# Norton’s Theoram Notes

Where as Thevenin’s theorem was used to simplify a network to a constantvoltage source and a series resistance. Norton’s theorem can be used to resolve a

network into a constant-current source and a parallel resistance. The interchange of voltage sources and current sources by use of Thevenin’s and Norton’s theorems

is sometimes useful in circuit analysis.

The theorem may be stated as follows :

Statement : Any combination of linear bilateral circuit elements and active sources, regardless of the connection or complexity, connected to a given load Rl can be replaced by a simple two terminal network, consisting of a single current source of IN amperes and a single impedance RTH in parallel with it, across the

two terminals of the load RL. The In is the short circuit current flowing through the short circuited path, replaced instead of. It is also called Norton’s current. The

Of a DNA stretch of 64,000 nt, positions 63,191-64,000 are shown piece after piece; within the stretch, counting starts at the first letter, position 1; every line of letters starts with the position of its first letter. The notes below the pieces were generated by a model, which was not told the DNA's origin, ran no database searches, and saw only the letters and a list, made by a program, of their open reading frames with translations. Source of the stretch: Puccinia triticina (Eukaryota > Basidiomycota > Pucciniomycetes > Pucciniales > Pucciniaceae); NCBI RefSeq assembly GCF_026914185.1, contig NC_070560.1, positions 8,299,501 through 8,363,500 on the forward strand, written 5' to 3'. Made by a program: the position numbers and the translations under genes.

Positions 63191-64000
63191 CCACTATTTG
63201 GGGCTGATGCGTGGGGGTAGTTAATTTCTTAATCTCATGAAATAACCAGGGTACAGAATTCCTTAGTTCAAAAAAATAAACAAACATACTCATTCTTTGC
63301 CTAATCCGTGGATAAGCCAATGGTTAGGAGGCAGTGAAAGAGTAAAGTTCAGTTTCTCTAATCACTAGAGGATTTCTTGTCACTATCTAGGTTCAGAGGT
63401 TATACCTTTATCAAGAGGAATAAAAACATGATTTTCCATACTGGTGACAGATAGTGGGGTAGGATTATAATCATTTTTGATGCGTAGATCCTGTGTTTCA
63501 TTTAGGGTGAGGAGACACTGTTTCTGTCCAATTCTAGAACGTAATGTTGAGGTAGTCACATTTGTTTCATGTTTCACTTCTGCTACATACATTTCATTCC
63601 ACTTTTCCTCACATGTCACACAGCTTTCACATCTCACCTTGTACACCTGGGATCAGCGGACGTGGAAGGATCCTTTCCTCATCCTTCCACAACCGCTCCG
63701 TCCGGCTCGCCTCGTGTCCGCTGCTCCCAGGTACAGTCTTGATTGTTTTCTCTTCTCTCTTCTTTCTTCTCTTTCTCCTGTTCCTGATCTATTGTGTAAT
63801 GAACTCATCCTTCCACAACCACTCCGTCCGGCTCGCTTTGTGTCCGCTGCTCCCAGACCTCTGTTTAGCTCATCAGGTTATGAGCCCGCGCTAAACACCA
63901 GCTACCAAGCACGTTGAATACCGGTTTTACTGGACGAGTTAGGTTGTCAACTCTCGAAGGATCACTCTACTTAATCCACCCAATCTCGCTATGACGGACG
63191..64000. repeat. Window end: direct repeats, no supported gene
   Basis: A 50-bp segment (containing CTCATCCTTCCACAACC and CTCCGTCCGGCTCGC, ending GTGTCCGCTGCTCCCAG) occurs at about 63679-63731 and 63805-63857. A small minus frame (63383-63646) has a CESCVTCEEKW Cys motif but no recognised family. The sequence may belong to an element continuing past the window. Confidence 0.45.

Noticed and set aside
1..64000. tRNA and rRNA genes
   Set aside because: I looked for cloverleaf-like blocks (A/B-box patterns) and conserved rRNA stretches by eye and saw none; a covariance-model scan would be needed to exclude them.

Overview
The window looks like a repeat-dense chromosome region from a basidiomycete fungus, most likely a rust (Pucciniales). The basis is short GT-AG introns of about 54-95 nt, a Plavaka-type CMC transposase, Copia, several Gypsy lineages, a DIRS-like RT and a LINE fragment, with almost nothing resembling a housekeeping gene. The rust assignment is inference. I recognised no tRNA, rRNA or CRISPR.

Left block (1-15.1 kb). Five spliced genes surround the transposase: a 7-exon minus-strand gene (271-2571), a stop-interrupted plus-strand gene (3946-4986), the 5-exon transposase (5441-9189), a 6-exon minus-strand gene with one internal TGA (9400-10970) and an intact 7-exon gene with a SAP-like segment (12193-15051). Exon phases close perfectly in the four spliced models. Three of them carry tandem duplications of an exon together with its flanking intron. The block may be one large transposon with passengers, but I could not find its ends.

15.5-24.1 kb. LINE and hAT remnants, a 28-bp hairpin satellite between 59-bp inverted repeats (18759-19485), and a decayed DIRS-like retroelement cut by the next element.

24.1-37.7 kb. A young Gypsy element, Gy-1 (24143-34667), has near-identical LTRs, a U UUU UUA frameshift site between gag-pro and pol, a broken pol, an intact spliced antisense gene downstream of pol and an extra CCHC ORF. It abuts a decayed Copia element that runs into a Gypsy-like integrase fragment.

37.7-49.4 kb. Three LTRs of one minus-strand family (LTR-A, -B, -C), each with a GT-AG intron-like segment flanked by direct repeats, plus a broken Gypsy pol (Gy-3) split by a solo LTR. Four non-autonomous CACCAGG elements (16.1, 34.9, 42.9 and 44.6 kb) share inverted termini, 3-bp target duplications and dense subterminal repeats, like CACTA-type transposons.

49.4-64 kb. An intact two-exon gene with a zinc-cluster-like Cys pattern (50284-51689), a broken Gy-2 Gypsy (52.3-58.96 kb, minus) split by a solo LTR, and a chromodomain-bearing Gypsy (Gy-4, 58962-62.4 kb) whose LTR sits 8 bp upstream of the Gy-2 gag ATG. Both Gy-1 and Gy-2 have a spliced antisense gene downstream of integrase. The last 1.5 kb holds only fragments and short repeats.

RTH is the equivalent impedance of the given network as viewed through the load terminals, with RL removed and all the active sources arc replaced by their internal

impedances. If the internal impedances are unknown then the independent voltage sources must be replaced by short circuit while the independent current sources

must be replaced by open circuit, while calculating RTH.

**Steps to Apply Norton’s Theorem**

Step 1: Short the branch through which the current is to be calculated.

Step 2: The current through this short circuited branch, using any of the nets simplification techniques. This current is Norton’s current IN.

Step 3: Calculate the equivalent resistance RTH, as viewed through the terminals ol interest, by removing the branch resistance and making all the independent source;

inactive.

Step 4: Draw the Norton’s equivalent across the terminals of interest, showing a cuisource with the resistance RTH parallel with it

Step 5: Reconnect the branch resistance. Let it be RL. Then using current division in parallel circuit of two resistances, current through the branch of interest can be

obtained as.